A recently published JRC report assesses policy options to support the new Agriculture Sector Growth and Transformation Strategy (ASGTS) in Kenya. The report also gives an analysis of the food value chain and some policy recommendations on how to pursue agricultural transformation. The report was prepared in cooperation with colleagues from the Food and Agriculture Organization's Monitoring and Analysing Food and Agricultural Policies (FAO-MAFAP).
The economy of Kenya is the largest by GDP in eastern and central Africa. Under Kenya Vision 2030 (Kenya's development programme from 2008 to 2030), agriculture (a major employer) is expected to drive annual economic growth to around 10%.
As Kenya's current Agriculture Development Strategy (2010-2020) is not compliant with its new constitution (adopted in 2010), the Kenyan government is developing a new ASGTS that fits into the new global dynamics of the agricultural sector, while continuing its policy of increasing productivity and farmers' incomes.
This JRC report provides a quantitative assessment of policy options to support this new strategy. It finds that investing greater resources in agricultural and rural development will be generally positive for the Kenyan economy (leading to incremental GDP growth of a decimal point every year), and could have a positive effect on economic growth and food security.
Based on an assessment of the social and economic impacts of the various policy interventions using the JRC's SAM Kenya 2014*, the report recommends:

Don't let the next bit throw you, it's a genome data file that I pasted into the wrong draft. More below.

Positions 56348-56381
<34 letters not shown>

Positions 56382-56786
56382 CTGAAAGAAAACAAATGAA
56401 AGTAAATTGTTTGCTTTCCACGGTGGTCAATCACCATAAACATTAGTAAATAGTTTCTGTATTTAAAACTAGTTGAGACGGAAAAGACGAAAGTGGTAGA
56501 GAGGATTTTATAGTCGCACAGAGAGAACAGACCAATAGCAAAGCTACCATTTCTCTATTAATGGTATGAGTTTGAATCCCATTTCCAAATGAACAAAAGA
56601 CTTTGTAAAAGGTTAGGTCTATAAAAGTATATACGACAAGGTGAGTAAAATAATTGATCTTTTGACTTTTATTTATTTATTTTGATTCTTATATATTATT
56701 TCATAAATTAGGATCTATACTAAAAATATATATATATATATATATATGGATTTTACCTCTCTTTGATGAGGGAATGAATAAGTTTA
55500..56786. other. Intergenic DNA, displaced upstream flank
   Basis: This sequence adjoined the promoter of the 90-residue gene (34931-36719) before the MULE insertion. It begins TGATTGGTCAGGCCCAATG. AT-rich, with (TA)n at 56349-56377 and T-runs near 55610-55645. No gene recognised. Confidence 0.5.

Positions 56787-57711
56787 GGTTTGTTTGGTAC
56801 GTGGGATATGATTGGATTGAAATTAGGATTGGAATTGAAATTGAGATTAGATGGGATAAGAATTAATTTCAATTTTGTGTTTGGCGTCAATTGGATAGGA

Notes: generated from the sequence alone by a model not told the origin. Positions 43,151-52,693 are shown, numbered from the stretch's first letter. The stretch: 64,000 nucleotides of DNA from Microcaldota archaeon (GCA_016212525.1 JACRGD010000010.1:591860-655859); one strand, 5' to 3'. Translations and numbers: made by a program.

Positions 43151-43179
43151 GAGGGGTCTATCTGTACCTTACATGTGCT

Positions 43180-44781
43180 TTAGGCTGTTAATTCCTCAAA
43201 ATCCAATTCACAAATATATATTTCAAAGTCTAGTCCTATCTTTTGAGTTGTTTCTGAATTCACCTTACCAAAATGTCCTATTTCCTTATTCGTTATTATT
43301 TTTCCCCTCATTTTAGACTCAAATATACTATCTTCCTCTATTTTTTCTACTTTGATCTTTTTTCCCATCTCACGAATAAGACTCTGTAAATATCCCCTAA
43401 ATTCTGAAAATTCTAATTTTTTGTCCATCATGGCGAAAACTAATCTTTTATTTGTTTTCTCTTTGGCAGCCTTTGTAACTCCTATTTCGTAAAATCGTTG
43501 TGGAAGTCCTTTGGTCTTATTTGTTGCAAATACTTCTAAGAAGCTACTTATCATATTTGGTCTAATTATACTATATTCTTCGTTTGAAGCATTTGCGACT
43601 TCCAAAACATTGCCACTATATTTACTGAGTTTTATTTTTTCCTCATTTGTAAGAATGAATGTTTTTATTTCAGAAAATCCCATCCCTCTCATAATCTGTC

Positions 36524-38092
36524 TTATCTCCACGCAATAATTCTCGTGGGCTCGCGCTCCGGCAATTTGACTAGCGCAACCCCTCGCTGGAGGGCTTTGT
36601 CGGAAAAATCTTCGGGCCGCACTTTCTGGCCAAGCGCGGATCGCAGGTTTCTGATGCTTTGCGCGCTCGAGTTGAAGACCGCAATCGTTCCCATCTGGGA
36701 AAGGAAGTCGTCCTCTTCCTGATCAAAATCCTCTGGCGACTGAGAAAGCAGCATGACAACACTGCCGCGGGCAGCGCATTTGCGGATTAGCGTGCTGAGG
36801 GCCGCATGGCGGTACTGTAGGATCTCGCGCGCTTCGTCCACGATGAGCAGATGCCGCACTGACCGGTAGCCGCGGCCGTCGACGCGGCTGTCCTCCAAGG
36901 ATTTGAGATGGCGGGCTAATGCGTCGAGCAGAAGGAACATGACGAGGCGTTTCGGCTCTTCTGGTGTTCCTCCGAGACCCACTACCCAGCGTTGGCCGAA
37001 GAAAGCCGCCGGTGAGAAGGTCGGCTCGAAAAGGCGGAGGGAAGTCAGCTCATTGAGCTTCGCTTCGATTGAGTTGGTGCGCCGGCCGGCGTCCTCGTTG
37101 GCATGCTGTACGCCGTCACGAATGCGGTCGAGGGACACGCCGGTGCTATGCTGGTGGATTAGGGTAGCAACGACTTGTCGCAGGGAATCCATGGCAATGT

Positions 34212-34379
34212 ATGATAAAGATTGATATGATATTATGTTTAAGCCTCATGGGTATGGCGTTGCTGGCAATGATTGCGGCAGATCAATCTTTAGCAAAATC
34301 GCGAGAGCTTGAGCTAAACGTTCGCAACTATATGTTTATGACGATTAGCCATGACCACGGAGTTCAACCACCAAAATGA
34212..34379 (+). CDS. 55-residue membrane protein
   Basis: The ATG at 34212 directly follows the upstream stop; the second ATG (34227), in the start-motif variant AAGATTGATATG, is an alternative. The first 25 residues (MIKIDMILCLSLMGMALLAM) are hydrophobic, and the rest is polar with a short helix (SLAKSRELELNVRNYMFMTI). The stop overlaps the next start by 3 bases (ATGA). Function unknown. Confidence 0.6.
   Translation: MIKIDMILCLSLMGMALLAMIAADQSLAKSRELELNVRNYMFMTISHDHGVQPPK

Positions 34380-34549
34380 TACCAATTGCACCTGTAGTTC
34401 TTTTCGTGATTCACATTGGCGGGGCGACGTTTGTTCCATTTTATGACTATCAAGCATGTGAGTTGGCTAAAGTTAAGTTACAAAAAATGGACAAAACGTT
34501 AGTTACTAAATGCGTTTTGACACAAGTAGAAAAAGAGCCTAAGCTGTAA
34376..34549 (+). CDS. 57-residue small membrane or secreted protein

The allocation of a greater share of total public resources to the agriculture sector, as part of a broad structural transformation agenda.
Acceleration of government investment in the livestock sector.
The provision of targeted public support to maize, fruits and vegetables which would yield the greatest gains in terms of job creation and rural household incomes.
Extension of public investments in tea and coffee because of their effect on boosting output, added value and exports.
Following a balanced public investment strategy that combines public spending on agricultural production with rural infrastructure expenditures, in order to stimulation medium- and long-term agricultural productivity.
In April, the JRC, together with the local EU delegation and FAO-MAFAP, presented the preliminary results of this report to stakeholders from the public and private sectors, international organisations and academia, to discuss the policy implications and actionable recommendations that emerged from the analysis. This presentation was very well received, in particular by the officials from the ministry in attendance. The results of the report should help inform the writing of the new Strategy and the accompanying National Agricultural Investment Plan (NAIP), which are still under revision.
The JRC plans to carry out further analyses that will focus more on demographics and nutritional water, environmental and Sustainable Development Goal indicators, and to extend its coverage to include other countries, starting with Senegal and Ethiopia.
*JRC's DataM SAM Kenya 2014: A Kenya Social Accounting Matrix for 2014